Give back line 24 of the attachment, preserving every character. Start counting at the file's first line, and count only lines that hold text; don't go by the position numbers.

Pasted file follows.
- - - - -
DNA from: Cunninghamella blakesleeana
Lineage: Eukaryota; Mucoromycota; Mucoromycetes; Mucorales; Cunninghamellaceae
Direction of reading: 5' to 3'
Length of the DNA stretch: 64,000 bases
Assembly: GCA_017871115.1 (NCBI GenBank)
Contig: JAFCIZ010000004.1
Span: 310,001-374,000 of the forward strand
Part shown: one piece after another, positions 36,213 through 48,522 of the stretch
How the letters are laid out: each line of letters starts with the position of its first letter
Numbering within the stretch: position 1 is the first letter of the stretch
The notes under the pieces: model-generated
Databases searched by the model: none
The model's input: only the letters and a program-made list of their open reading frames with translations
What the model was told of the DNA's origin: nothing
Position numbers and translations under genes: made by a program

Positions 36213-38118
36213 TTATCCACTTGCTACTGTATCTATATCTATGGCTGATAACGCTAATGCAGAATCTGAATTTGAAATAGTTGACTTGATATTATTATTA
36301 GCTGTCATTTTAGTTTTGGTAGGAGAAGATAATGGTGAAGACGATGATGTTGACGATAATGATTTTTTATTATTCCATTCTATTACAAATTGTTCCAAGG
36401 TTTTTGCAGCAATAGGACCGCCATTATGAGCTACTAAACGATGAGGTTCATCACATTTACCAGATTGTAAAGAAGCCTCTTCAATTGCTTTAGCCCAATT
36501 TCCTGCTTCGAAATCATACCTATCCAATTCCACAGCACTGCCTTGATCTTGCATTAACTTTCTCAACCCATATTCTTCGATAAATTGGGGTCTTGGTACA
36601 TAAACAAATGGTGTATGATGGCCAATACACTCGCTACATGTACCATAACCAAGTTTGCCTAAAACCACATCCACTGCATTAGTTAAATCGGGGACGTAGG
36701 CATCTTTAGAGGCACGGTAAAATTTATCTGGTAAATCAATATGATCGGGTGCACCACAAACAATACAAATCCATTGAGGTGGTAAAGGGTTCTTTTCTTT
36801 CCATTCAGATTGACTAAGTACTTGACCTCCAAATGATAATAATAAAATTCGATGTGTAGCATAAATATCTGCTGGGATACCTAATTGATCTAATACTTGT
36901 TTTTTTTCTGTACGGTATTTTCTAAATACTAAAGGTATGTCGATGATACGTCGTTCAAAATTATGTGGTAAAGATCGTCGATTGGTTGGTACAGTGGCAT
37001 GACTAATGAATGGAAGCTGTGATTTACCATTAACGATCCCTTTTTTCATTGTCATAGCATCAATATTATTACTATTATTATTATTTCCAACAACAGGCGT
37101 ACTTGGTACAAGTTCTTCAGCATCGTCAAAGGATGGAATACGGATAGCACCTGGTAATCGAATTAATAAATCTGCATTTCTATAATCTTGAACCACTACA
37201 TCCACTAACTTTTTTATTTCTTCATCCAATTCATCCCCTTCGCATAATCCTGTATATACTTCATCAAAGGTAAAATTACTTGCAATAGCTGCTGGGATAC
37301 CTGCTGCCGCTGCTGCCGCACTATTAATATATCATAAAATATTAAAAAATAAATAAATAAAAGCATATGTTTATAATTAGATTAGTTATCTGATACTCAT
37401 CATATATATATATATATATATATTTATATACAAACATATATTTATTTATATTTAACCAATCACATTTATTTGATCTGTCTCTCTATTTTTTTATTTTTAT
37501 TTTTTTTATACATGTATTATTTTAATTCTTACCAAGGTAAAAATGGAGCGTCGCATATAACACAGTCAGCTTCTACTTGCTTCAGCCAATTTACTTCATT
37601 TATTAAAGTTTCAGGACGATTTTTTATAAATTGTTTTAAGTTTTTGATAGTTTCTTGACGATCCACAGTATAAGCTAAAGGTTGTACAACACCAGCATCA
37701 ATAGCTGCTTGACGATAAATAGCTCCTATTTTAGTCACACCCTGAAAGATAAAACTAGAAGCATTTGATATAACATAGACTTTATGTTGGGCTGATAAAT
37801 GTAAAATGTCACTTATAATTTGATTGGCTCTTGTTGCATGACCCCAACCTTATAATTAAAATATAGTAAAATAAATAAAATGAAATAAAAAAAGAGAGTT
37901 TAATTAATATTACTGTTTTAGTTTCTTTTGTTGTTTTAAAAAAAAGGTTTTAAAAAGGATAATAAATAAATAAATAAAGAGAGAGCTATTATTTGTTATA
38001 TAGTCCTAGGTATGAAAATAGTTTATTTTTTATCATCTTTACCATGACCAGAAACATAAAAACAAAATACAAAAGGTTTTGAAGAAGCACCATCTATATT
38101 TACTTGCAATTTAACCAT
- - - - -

36901 TTTTTTTCTGTACGGTATTTTCTAAATACTAAAGGTATGTCGATGATACGTCGTTCAAAATTATGTGGTAAAGATCGTCGATTGGTTGGTACAGTGGCAT